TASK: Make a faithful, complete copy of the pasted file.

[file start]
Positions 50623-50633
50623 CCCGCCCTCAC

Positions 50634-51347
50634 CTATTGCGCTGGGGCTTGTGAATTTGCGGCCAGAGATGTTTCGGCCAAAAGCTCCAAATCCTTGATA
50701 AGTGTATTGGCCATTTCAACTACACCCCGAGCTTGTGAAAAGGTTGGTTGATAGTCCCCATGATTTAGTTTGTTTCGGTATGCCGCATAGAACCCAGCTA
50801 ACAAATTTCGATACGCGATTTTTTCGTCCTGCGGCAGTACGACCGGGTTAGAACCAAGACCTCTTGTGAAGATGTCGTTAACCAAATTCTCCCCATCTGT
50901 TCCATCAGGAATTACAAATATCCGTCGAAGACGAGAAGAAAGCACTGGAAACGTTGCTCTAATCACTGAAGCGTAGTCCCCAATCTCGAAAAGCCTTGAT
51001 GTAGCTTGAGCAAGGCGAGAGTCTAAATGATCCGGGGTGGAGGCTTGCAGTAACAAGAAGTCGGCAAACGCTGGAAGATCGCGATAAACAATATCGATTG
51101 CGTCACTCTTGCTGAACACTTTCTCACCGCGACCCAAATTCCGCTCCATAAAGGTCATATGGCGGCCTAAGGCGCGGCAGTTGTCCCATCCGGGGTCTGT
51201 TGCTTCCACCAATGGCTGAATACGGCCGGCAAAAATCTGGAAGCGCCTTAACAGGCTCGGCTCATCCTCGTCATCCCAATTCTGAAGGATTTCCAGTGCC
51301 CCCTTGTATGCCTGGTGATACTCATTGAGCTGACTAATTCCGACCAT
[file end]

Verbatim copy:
Positions 50623-50633
50623 CCCGCCCTCAC

Positions 50634-51347
50634 CTATTGCGCTGGGGCTTGTGAATTTGCGGCCAGAGATGTTTCGGCCAAAAGCTCCAAATCCTTGATA
50701 AGTGTATTGGCCATTTCAACTACACCCCGAGCTTGTGAAAAGGTTGGTTGATAGTCCCCATGATTTAGTTTGTTTCGGTATGCCGCATAGAACCCAGCTA
50801 ACAAATTTCGATACGCGATTTTTTCGTCCTGCGGCAGTACGACCGGGTTAGAACCAAGACCTCTTGTGAAGATGTCGTTAACCAAATTCTCCCCATCTGT
50901 TCCATCAGGAATTACAAATATCCGTCGAAGACGAGAAGAAAGCACTGGAAACGTTGCTCTAATCACTGAAGCGTAGTCCCCAATCTCGAAAAGCCTTGAT
51001 GTAGCTTGAGCAAGGCGAGAGTCTAAATGATCCGGGGTGGAGGCTTGCAGTAACAAGAAGTCGGCAAACGCTGGAAGATCGCGATAAACAATATCGATTG
51101 CGTCACTCTTGCTGAACACTTTCTCACCGCGACCCAAATTCCGCTCCATAAAGGTCATATGGCGGCCTAAGGCGCGGCAGTTGTCCCATCCGGGGTCTGT
51201 TGCTTCCACCAATGGCTGAATACGGCCGGCAAAAATCTGGAAGCGCCTTAACAGGCTCGGCTCATCCTCGTCATCCCAATTCTGAAGGATTTCCAGTGCC
51301 CCCTTGTATGCCTGGTGATACTCATTGAGCTGACTAATTCCGACCAT